More fun with Lovecraft

Really, how can you not have fun with H.P. and the crawling chaos. The Cthulita thread at Ian Tregillis blog has been a blast. Here’s another mashup with regards to the Moody Blues.

Nights in old Arkham, never dreaming alone,
Letters I’ve chiseled, deep in the stone.
Things on the doorstep, are not what they seem.
Witch cursed and haunted, the face in the dream.

Because I’ll find you, yes I’ll find you, oh how I’ll find you.

Gazing at altars, some now just sand,
Whispers at midnight, Azathoth is at hand.
Some try to tell me, thoughts that must bend,
Just what you want to be, you will be in the end.

And I’ll find you, yes I’ll find you,
Oh how I’ll find you, oh how I’ll find you.

Nights in old Arkham, never dreaming alone,
Letters I’ve chiseled, deep in the stone.
Things on the doorstep, are not what they seem.
Witch cursed and haunted, the face in the dream.

Because I’ll find you, yes I’ll find you,
Oh how I’ll find you, oh how I’ll find you,
Because I’ll find you, yes I’ll find you,
Oh how I’ll find you, oh how I’ll find you,

Breathe deep, the gathering doom
Watch stars fade, turning to gloom
Elderly hermits, by the blasted heath
Tell tales of what lies beneath.

Impassioned Shoggoths, merging as one
There in the darkness, never knowing the sun
The Deep Ones have sung
Where they were young.

Cold intellects, rule the night
The colours of darkness, stamp out our sight
Too frozen to feel,
Nyarlathotep decides, which is quite real

And which is a dream.

Today’s bit of fun–Lovecraft mashup’s

Over on the inestimable Ian Tregillis’ blog today, he did a fun mashup between Nabokov and Lovecraft entitled Cthulita. This sparked a bit of fun in the posts. Here’s my entry. I kind of like it so I’m reposting it here (with my compliments to the Kinks):

I met it in a cave down in old Dunwhich
Where you drink absinthe
It tastes quite eldritch, E-L-D-R-I-T-C-H, eldritch

It walked up to me and it asked me to dance
I asked it its name and in a dark chthonic voice
It said Cthulhu,C-T-H-U-L-H-U, Cthulhu, C-C-Cthulhu

Well, I’m not the world’s most psychical guy
But when it squeezed me tight it nearly broke my mind
Oh my Cthulhu, C-C-Cthulhu

Well, I’m not squamous but I can’t understand
Why it walked like a cephalopod but talked like a man
Oh my Cthulhu, C-C-Cthulhu

Well, we drank absinthe and danced all night
Under flickering torchlight
It picked me up and sat me on its bothria
And said, “Dear boy, won’t you visit my plane?”

Well, I’m not the world’s most passionate guy
But when I looked in its eyes well I almost fell for my Cthulhu
C-C-Cthulhu, C-C-Cthulhu
Cthulhu, C-C-Cthulhu, C-C-Cthulhu

I pushed it away, I walked to the gate
I fell to the floor, I got down on my knees
Then I looked at it and it at me

That is not dead which can eternal lie
I always want it to be that way for my Cthulhu, C-C-Cthulhu

Gods will be boys and boys will be gods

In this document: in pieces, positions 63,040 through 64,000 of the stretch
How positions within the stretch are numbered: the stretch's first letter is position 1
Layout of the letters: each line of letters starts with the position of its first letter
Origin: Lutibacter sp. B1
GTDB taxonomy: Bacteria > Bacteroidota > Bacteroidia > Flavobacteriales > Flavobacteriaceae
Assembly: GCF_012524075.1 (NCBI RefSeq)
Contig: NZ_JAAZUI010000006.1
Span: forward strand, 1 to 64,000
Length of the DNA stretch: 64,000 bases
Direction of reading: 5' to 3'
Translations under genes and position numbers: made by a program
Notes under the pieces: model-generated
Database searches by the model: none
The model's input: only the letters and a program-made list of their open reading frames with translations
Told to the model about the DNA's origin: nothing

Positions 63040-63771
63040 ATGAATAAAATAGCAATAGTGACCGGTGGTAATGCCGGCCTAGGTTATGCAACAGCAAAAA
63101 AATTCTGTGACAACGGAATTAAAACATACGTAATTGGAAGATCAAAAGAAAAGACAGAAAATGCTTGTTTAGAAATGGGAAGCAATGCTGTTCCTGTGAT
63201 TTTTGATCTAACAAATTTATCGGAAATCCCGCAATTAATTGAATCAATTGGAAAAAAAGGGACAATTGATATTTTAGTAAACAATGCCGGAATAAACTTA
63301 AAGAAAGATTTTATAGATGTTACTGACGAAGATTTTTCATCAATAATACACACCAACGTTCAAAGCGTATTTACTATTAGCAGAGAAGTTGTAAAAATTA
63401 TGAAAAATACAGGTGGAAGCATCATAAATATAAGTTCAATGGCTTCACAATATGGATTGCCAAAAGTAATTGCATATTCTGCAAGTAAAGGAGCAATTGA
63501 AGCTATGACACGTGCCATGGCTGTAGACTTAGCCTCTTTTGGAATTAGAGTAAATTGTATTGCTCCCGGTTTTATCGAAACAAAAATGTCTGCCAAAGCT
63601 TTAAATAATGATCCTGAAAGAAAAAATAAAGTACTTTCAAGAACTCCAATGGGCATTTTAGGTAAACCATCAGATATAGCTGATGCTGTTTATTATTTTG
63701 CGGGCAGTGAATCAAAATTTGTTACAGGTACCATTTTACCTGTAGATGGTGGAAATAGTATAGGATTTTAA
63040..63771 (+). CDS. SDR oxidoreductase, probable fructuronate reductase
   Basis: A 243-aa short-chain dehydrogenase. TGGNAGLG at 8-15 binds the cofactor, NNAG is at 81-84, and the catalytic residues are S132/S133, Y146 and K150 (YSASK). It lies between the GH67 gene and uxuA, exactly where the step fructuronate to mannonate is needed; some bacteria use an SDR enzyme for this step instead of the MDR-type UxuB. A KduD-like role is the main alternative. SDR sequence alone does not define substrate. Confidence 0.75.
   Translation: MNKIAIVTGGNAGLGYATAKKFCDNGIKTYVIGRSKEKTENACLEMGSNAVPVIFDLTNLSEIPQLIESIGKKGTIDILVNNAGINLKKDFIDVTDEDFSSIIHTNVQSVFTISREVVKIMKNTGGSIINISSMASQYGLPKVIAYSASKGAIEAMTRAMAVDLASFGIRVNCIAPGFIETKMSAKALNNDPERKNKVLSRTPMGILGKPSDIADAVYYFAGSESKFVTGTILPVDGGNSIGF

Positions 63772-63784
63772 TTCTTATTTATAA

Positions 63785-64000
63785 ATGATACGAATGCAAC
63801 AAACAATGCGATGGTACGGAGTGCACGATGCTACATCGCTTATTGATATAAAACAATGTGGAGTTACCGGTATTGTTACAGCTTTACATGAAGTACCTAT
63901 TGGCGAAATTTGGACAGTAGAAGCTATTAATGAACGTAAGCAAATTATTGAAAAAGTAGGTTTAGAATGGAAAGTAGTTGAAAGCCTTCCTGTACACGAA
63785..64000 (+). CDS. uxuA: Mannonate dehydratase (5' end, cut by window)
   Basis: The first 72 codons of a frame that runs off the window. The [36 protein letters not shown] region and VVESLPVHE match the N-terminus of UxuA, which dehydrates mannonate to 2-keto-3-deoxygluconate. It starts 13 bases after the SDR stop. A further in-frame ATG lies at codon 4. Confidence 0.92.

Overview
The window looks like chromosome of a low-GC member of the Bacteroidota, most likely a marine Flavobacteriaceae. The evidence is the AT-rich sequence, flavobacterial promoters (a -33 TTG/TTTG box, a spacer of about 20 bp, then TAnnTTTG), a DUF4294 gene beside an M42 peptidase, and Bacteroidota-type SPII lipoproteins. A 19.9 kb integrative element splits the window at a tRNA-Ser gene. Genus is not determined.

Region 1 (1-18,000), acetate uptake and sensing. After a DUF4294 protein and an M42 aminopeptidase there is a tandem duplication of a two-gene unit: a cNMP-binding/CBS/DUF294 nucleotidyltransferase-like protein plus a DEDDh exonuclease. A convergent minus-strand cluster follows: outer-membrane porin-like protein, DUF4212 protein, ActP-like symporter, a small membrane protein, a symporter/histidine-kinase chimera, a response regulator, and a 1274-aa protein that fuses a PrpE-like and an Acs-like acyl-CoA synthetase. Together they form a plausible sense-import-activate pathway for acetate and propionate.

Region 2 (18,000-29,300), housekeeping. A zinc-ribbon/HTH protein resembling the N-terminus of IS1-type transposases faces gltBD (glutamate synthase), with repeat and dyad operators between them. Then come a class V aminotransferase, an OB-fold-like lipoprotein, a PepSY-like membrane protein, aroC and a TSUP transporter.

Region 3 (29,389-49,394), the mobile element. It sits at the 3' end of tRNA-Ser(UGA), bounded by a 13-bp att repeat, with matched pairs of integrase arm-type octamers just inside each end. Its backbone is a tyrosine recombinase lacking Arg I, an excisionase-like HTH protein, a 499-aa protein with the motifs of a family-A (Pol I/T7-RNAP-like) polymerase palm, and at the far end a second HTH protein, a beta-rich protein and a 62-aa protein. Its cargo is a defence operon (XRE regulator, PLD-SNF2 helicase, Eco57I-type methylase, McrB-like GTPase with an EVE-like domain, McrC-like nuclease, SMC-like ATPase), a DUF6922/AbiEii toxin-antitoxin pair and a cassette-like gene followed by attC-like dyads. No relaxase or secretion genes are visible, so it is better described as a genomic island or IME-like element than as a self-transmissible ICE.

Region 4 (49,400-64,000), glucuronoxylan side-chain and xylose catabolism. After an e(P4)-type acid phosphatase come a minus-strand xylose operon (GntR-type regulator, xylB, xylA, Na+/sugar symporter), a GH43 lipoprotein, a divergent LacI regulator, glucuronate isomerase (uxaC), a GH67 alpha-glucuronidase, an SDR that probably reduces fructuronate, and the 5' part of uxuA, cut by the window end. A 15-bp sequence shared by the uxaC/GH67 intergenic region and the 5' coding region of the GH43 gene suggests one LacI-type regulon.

And with strange aeons even death may die
Except for Cthulhu, C-C-Cthulhu

Well, I left home just an aeon before
And I’d never ever met an old one before
But Cthulhu rose and took me by the hand
And said, “Dear boy, I’m gonna make you mad”

Well, I’m not the world’s most ethnologic man
But I know what I am and I’m glad I’m a man
And so is Cthulhu, C-C-Cthulhu, C-C-Cthulhu
Cthulhu, C-C-Cthulhu, C-C-Cthulhu

Cthulhu, C-C-Cthulhu, C-C-Cthulhu
Cthulhu, C-C-Cthulhu, C-C-Cthulhu
Cthulhu, C-C-Cthulhu, C-C-Cthulhu

Cthulhu, C-C-Cthulhu, C-C-Cthulhu
Cthulhu, C-C-Cthulhu, C-C-Cthulhu
Cthulhu, C-C-Cthulhu, C-C-Cthulhu

When in doubt, run in circles, scream and shout–or not so much

A very popular movie/TV trope that always makes me grit my teeth is that of mass panic in the public. You all know the setup: something has happened–a disaster, an alien landing, a virus… Eventually there is a scene where the government official/military person intones that they just can’t release information because there will be mass panic. People will rampage and quickly devolve into roving bands of vigilantes and cannibals.
There are certainly a number of examples of decently sized groups of people panicking. Often, these are in response to an immediate danger–like a fire in a building with too few exits. There are also lots of examples of wide spread disasters in which people don’t panic. In fact they do the opposite–they help people out, they work together. It turns out people are good at working together. It’s easy to think of positive examples: the Blitz in London, the San Francisco earthquake/fire, the recent earthquake in Japan, …. Now, try to think of an example of widespread mass panic–involving cities or entire regions. That’s not so easy. Maybe you’ll think of the War of the Worlds broadcast. Well, that is certainly often cited, but it turns out there wasn’t that much actual panic. I can’t really find any evidence that any such event has ever happened.